ECUMENISM is never the main crop of church endeavour. Instead it springs up in the margins like wild poppies. Because of its delicate and peripheral nature, it is often unwise to examine its shoots too closely. On the other hand, when there are those who regard these flowers as weeds and try to trample them down, it is worth paying them some heed. The Pope’s remarks in All Saints’, Rome, last month, are thus worth mentioning, if tentatively. He described approvingly the situation in northern Argentina where Anglicans and Roman Catholics are engaged in mission together. As a consequence of their friendliness, he said, “when people can’t go on Sunday to the Catholic celebration they go to the Anglican, and the Anglicans go to the Catholic, because they don’t want to spend Sunday without a celebration.” These were young Churches, he admitted, and theology was more mature in places such as Europe; but this was not a criticism, but rather the reverse: theologians would do well to visit, he said, and “learn from the young Churches”.
It is no wonder that such radical talk has set Pope Francis at loggerheads with arch-conservatives in the Vatican and elsewhere. Eighteen months ago, in a similar vein, the Pope was asked by a Lutheran woman about receiving communion with her Roman Catholic husband. Pope Francis said he was scared to answer the question “in front of a theologian like Cardinal Kasper”, but went on to make light of doctrinal differences: “I ask myself: but don’t we have the same baptism? And if we have the same baptism, shouldn’t we be walking together?” He concluded by telling the woman: “I would never dare to give permission for this, because it’s not my jurisdiction. ‘One baptism, one Lord, one faith.’ Talk to the Lord and then go forward. I don’t dare to say anything more.” In response, Cardinal Robert Sarah, appointed Prefect of the Congregation for Divine Worship and Discipline of the Sacraments by the Pope the previous year, stated: “A non-Catholic cannot receive communion. That is very, very clear. . . It’s not that I have to talk to the Lord in order to know if I should go to communion. . . No. A person cannot decide if he is able to receive communion. He has to have the rule of the Church.” Relations between the Pope and Cardinal Sarah are said not to be warm.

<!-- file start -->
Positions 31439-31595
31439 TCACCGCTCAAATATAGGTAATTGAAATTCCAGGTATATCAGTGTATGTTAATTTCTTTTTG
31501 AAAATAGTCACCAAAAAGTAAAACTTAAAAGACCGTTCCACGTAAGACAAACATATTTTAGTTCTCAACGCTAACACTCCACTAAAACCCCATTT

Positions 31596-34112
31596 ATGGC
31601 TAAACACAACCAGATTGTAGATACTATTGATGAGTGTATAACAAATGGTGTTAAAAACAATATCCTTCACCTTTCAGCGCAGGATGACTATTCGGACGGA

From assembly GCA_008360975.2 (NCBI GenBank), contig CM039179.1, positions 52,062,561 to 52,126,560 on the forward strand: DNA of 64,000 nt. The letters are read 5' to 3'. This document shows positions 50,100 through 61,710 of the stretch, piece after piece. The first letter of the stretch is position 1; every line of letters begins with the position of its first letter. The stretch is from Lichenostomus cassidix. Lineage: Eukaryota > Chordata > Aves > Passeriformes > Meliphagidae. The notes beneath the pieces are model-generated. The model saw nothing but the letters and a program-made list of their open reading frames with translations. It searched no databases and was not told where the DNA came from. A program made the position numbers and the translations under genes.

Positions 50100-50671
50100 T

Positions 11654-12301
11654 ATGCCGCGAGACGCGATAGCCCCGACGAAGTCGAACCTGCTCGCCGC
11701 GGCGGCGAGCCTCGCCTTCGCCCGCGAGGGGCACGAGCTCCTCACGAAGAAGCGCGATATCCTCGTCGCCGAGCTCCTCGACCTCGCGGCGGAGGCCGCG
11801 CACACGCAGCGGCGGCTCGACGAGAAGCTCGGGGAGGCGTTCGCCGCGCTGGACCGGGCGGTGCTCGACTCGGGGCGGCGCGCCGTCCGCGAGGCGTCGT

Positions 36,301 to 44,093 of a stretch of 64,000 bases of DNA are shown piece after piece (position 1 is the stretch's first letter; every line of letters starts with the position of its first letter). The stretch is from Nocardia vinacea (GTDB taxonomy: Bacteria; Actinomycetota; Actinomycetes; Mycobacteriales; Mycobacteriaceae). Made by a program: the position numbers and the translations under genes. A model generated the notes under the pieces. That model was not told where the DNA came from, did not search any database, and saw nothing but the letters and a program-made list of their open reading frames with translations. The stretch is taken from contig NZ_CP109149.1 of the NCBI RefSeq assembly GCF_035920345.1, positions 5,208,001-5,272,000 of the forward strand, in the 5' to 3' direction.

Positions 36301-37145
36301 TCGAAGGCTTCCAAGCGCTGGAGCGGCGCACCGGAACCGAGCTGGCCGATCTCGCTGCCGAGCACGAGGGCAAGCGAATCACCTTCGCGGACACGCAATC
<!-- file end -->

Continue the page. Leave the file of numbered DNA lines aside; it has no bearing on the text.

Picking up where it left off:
It would be easy to depict the Pope as a blundering amateur theologian, not least because this is how he presents himself. But his habit of ignoring critics and doctrines with which he disagrees stems from an alternative and well-developed theological vein, one that gives the individual conscience greater weight than is customary outside Protestant circles. This is not new, though, even for the RC Church: Pope John XXIII wrote: “Among man’s rights is that of being able to worship God in accordance with the right dictates of his own conscience” (Pacem in terris). This places a greater responsibility on the individual to attend to God, which ought to be applauded. If there are those who fear that this entails attending a little less to the priest, then so be it. The poppy seeds are in the wind.